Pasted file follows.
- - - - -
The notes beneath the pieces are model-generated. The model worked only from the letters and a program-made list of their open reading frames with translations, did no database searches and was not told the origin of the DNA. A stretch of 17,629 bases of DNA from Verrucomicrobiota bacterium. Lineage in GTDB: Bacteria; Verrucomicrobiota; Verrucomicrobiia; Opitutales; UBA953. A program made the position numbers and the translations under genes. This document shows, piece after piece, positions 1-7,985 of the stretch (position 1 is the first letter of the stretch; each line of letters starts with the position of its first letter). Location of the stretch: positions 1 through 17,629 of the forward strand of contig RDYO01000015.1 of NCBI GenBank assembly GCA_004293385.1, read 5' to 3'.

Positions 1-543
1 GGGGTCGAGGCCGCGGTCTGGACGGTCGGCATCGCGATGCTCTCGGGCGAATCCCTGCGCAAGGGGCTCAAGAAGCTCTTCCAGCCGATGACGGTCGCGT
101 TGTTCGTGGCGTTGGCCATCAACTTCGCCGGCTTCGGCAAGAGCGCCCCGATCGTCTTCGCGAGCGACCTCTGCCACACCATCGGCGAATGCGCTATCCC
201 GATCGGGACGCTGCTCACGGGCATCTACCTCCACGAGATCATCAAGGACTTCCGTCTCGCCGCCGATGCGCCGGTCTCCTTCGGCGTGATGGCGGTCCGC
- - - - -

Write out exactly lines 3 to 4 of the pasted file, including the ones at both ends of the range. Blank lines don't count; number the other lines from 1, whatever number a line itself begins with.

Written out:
1 GGGGTCGAGGCCGCGGTCTGGACGGTCGGCATCGCGATGCTCTCGGGCGAATCCCTGCGCAAGGGGCTCAAGAAGCTCTTCCAGCCGATGACGGTCGCGT
101 TGTTCGTGGCGTTGGCCATCAACTTCGCCGGCTTCGGCAAGAGCGCCCCGATCGTCTTCGCGAGCGACCTCTGCCACACCATCGGCGAATGCGCTATCCC